|Name: _________________________||Period: ___________________|
This test consists of 15 multiple choice questions and 5 short answer questions.
Multiple Choice Questions
1. Who does the author describe as her “business crush” and eBay CEO in Chapter 4: “It’s a Jungle Gym, Not a Ladder”?
(a) Tim Geithner.
(b) Meg Whitman.
(c) Gayle Tzemach Lemmon.
(d) Mary Sue Coleman.
2. What is described by the author as stress hormones in Chapter 2: “Sit at the Table”?
3. The author notes in Chapter 5: “Are You My Mentor?” that “searching for a mentor has become the professional equivalent of” what?
(a) “Stalling at the gate.”
(b) “Waiting for Prince Charming.”
(c) “Flying too close to the sun.”
(d) “Counting chickens before they hatch.”
4. What media mogul does the author cite in Chapter 5: “Are You My Mentor?” as having said, “I mentor when I see something and say, ‘I want to see that grow’”?
(a) Shankar Vedantam.
(b) Virginia Rometty.
(c) Sarah Palin.
(d) Oprah Winfrey.
5. What profession did Sheryl Sandberg’s father enter into?
(d) Entertainment law.
6. The author states in Chapter 3: “Success and Likeability,” “A study that looked at the starting salaries of students graduating with a master’s degree from Carnegie Mellon University found that” what percentage of men tried to negotiate for a higher offer?
7. Who is described in Chapter 3: “Success and Likeability” as the founder and CEO of Facebook?
(a) Mark Zuckerberg.
(b) Justin Osofsky.
(c) Bob Steel.
(d) Cameron Anderson.
8. The author notes in Chapter 4: “It’s a Jungle Gym, Not a Ladder” that “an internal report at Hewlett-Packard revealed that women only apply for open jobs if they think they meet” what percent of the criteria listed?
9. What economist at the first job the author took convinced her that attending business school would be a better alternative than going to law school?
(a) Padmasree Warrior.
(b) Leymah Gbowee.
(c) Lant Pritchett.
(d) Larry Summers.
10. According to the author in Chapter 1: “The Leadership Ambition Gap,” females make up what percentage of people earning undergraduate degrees today?
11. According to the author in Chapter 3: “Success and Likeability,” what magazine ran a story in November 2011 about female entrepreneurs in Silicon Valley and “illustrated it by superimposing the featured women’s heads onto male bodies”?
(c) San Francisco.
(d) The New Yorker.
12. The author says in Chapter 2: “Sit at the Table” that while in college, both she and her brother took a course in what together?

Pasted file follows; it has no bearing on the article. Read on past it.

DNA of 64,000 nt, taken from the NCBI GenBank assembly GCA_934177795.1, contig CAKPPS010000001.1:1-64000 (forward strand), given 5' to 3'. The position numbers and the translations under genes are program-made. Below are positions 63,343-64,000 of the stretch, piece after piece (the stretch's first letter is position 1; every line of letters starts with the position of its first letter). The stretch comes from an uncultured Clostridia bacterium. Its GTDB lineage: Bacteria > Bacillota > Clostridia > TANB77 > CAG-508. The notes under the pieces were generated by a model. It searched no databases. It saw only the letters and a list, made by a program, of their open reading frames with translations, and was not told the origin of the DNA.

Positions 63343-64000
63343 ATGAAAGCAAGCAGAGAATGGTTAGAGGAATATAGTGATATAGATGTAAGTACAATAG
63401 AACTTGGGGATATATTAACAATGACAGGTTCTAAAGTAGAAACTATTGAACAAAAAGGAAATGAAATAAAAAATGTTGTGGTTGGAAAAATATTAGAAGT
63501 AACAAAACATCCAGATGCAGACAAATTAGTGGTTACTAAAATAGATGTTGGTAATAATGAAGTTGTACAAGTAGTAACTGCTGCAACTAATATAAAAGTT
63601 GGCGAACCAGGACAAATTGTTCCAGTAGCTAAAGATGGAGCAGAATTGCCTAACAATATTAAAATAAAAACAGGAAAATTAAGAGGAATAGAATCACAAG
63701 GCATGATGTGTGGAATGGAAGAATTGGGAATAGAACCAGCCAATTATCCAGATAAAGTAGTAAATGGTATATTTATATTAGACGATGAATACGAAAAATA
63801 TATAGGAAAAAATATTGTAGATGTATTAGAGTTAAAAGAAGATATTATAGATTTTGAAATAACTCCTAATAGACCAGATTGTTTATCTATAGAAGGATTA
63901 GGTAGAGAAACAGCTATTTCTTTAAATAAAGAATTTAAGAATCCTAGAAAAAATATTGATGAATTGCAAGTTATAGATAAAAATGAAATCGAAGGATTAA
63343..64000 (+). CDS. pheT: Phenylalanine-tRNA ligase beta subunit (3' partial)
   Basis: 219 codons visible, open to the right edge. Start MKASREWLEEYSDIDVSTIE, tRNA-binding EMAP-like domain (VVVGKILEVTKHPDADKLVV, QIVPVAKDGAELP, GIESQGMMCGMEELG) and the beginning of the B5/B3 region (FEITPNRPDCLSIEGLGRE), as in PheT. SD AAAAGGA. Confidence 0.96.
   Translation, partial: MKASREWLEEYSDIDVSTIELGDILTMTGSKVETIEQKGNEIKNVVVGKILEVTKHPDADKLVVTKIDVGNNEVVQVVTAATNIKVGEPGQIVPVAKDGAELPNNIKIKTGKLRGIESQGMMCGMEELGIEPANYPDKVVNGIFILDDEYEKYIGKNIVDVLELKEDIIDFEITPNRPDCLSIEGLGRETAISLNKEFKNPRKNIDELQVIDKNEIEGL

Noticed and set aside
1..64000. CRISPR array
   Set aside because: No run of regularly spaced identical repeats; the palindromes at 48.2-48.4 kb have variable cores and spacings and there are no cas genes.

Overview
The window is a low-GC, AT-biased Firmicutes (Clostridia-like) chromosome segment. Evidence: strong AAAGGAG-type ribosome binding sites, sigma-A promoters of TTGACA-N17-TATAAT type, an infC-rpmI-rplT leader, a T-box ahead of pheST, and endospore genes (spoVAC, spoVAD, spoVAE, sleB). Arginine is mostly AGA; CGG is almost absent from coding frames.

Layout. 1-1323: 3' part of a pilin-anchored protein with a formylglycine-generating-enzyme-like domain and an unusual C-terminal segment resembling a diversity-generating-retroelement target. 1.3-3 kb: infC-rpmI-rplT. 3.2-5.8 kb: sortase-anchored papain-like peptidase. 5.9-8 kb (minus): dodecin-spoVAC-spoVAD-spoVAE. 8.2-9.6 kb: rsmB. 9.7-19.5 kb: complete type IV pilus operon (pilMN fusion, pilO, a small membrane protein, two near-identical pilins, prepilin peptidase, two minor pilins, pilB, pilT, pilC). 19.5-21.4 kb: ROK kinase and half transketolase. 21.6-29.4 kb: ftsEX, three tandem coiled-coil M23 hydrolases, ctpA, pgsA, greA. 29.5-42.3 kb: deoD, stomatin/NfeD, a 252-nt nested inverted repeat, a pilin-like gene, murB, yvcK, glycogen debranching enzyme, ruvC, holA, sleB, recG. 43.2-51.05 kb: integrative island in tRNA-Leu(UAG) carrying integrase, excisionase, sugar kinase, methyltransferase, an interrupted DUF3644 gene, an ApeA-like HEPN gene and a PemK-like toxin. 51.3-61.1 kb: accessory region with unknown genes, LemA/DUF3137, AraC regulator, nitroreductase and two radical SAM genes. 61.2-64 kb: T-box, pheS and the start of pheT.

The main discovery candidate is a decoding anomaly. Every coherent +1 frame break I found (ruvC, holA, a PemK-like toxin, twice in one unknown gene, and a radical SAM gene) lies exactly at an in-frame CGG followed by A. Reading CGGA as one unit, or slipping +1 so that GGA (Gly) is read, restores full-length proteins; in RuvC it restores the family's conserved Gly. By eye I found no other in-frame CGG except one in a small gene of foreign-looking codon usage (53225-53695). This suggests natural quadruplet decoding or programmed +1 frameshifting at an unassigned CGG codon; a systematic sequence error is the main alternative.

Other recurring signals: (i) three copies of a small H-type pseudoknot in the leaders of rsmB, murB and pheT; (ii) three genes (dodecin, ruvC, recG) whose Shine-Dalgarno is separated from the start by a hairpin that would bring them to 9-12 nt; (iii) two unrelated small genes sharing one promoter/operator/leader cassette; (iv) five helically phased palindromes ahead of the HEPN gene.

(a) Postmodern literature.
(b) Advanced economics.
(c) Contemporary drama.
(d) European intellectual history.
13. The author states in Chapter 5: “Are You My Mentor?” that “Studies show that mentors select protégés based on” what?
(a) “Appearance and personality.”
(b) “Performance and potential.”
(c) “Credentials and past achievements.”
(d) “Need and ability to give.”
14. For how long does the author say she worked for Google in Chapter 2: “Sit at the Table”?
(a) 2 and ½ years.
(b) 6 and ½ years.
(c) 3 and ½ years.
(d) 1 and ½ years.
15. How many women and girls does the author say are currently trapped in the sex trade worldwide in the Introduction: “Internalizing the Revolution”?
(a) 2.9 million.
(b) 1.5 million.
(c) 4.4 million.
(d) 6.7. million.
Short Answer Questions
1. Who is the highly regarded senior director of marketing at eBay whom the author says called her about a month after she began working for Facebook in Chapter 4: “It’s a Jungle Gym, Not a Ladder”?
2. The author states in Chapter 2: “Sit at the Table” that when Facebook filed to go public, what newspaper “ran an article that kindly reminded me—and everyone else—that I had ‘been lucky’ and ‘had powerful mentors along the way’”?
3. The author states in Chapter 4: “It’s a Jungle Gym, Not a Ladder” that as of 2010, the average American had how many jobs from the ages of 18 to 46?
4. In what year was Anita Summer hired as an economist by the Standard Oil Company, according to the author in the Introduction: “Internalizing the Revolution”?
5. Who is described in Chapter 3: “Success and Likeability” as one of the engineering directors at Facebook who held a meeting in 2011 with female engineers to encourage them to share the progress they’d made on products they were building?
This section contains 660 words
(approx. 3 pages at 300 words per page)